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Butter Babies

Butter Babies
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-0001-11-30T00:00:00+0553
LIKE most print media hacks, I have for long nurtured a healthy contempt for television journalism. So I must confess a certain degree of trepidation in associating with Vinod Dua and Mark Tully for Chunav Chunauti 98. After finishing 72 shows of nonstop election coverage in just over a month, I am in two minds. There is, for instance, a refreshing lack of hierarchy and pomposity in the world of television compared to the tribe of self-important scribes. Anchorpersons, cameramen and even the lowliest of lighting assistants merrily jostle with each other in the confines of a cramped studio. The face on the small screen may be that of a famous anchorperson. But behind the scenes, it is the technician who usually has the last word. They also use the most delightful slang. One of the best lines I picked up was "Babies ko butter dal ke, key lagao!" Which of course means to put butter paper on the tiny baby lights and then use the key light.

On the other hand, the fuss and frenzy in the studio turns journalism into a contrived charade. As a guest on another channel, I have seen an anchorperson in acute distress, wired in both ears and straining to read his lines on the auto cue screen. The sheer hysteria involved leaves little scope for considered news analysis. Mercifully, on our show, Dua's open disregard for technical crutches and a special gift of using his own improvised lines instead of the auto cue eased tensions considerably.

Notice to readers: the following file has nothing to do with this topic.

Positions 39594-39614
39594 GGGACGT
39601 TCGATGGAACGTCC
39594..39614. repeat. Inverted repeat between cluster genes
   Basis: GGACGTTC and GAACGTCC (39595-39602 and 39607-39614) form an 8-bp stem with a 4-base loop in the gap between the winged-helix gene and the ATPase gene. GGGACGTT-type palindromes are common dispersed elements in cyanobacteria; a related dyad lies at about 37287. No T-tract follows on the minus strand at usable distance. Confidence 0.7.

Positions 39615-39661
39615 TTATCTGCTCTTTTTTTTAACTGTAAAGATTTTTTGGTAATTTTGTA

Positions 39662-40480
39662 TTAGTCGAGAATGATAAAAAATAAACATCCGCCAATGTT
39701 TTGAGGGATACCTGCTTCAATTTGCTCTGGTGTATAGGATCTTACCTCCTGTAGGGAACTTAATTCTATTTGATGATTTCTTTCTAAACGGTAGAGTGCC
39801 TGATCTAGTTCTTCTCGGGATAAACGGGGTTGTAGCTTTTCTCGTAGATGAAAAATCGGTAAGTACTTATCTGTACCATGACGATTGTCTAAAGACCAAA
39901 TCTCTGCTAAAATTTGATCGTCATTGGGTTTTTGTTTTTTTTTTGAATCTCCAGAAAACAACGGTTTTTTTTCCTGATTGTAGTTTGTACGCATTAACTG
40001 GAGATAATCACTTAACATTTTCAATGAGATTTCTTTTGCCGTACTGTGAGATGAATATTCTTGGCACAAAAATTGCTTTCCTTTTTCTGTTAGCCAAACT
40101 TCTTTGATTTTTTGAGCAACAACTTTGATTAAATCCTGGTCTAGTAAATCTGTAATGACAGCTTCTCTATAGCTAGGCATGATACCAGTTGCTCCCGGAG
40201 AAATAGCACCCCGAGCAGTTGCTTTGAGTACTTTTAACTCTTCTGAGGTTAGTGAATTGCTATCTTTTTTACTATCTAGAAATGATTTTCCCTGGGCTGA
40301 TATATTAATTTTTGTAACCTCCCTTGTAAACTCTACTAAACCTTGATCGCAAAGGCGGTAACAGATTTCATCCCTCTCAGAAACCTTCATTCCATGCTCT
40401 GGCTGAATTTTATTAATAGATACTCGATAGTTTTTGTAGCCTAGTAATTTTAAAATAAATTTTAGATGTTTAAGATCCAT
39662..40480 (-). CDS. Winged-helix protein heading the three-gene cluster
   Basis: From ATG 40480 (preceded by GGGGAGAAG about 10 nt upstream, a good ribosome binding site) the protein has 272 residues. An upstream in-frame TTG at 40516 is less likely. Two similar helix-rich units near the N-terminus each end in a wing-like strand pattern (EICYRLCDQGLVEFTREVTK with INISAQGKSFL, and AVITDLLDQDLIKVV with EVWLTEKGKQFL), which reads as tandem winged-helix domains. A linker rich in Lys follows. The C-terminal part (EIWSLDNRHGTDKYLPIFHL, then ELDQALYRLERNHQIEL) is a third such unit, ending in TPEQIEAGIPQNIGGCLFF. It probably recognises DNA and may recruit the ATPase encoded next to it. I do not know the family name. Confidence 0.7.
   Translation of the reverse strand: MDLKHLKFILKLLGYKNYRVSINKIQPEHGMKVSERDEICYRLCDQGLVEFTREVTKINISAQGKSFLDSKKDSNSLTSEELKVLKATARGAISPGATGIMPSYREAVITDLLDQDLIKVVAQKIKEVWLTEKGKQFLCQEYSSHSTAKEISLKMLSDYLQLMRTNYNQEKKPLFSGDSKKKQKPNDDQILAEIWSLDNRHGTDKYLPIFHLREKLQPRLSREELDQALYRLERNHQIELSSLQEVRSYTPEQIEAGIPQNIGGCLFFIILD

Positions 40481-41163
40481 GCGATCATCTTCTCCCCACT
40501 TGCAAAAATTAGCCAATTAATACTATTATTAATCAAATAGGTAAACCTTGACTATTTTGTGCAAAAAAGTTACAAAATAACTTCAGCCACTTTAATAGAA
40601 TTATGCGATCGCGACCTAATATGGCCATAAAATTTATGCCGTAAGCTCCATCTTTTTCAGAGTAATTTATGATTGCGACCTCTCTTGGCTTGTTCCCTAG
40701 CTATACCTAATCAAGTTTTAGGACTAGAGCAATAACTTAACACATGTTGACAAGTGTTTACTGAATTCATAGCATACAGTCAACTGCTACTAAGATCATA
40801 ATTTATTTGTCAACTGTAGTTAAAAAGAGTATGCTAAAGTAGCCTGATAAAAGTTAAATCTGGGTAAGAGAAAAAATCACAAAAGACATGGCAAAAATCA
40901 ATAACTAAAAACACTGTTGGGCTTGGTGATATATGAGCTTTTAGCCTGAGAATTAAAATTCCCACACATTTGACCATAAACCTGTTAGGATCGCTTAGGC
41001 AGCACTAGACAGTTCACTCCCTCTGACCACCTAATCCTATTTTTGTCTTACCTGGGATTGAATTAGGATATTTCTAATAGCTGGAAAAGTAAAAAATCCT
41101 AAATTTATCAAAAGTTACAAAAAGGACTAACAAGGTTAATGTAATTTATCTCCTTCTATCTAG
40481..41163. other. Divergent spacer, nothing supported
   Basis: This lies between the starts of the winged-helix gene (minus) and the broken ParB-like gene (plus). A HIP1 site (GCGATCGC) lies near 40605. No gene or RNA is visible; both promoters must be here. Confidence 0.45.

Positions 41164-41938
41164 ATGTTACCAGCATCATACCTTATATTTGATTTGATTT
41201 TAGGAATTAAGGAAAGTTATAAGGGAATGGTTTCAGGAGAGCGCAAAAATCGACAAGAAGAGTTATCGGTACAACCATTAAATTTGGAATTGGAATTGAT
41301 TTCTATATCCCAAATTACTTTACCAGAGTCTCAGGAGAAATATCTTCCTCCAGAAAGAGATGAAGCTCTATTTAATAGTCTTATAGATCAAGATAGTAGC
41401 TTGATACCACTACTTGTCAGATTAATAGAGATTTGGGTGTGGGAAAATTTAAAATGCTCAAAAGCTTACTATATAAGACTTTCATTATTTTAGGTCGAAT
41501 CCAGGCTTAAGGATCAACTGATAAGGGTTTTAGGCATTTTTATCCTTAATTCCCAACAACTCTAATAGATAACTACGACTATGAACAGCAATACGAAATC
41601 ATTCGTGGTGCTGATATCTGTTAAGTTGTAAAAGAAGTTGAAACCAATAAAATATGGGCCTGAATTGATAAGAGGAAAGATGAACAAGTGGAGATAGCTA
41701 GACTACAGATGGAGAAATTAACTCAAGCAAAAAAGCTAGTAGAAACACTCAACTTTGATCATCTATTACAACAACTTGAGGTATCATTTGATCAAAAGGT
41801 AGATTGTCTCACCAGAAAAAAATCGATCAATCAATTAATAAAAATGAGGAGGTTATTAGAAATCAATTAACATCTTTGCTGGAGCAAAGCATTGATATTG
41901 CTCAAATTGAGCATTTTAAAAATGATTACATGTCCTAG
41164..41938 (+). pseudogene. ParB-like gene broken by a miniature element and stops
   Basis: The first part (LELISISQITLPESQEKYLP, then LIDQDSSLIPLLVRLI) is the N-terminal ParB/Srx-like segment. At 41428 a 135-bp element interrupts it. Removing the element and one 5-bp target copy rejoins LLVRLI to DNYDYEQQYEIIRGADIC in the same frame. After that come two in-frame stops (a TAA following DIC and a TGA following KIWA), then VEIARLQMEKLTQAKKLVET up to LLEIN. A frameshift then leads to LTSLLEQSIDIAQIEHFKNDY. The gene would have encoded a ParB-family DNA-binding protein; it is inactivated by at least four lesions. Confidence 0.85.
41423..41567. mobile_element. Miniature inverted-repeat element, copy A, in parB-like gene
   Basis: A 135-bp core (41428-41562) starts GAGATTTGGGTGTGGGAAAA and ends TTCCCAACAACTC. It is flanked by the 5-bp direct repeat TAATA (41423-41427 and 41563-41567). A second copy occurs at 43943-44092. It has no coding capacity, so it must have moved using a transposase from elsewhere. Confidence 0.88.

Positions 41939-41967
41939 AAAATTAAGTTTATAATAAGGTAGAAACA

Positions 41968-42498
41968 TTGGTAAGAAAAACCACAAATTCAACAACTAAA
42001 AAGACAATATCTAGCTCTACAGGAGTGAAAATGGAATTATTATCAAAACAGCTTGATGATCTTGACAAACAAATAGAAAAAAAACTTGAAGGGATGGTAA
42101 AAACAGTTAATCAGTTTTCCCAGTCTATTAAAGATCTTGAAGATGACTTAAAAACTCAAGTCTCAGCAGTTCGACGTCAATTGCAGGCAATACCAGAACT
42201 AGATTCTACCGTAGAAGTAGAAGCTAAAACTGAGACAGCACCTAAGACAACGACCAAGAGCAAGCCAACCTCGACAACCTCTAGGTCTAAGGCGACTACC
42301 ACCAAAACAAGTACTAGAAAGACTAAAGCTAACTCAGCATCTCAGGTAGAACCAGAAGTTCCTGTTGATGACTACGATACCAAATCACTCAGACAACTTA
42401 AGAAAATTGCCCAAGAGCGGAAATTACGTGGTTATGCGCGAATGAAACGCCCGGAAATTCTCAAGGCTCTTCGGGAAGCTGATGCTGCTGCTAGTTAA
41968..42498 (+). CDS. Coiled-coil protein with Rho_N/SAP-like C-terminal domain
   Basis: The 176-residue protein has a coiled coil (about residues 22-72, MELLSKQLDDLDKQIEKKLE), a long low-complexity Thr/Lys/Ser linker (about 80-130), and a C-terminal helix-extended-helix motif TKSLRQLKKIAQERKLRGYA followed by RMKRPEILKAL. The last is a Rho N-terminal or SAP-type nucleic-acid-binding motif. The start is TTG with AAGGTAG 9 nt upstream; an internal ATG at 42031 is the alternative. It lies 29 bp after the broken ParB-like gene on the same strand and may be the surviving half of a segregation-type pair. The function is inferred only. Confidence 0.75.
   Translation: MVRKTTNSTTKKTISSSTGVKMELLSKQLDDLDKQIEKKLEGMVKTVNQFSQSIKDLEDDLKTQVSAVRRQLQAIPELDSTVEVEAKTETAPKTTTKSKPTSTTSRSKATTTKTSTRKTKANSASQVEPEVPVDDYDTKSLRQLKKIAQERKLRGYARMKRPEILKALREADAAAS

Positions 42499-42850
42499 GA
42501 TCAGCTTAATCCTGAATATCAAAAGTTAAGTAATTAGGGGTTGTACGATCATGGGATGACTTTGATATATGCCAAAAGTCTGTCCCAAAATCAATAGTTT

There is another big difference between print and electronic journalism. While the former exists on yearly ABC circulation figures (often disputed), television programmes are relentlessly monitored every week. The TRP, or Television Rating Points, is a weekly Bible for all channels indicating viewership and determining advertisement revenue. In our case, just as the most brazenly biased newspaper television reviews were beginning to get us down, the TRP arrived with astoundingly good news. Dua, as usual, had a line to deliver. "Television is a mass medium, not a class privilege," he declared with a self-satisfied smirk.

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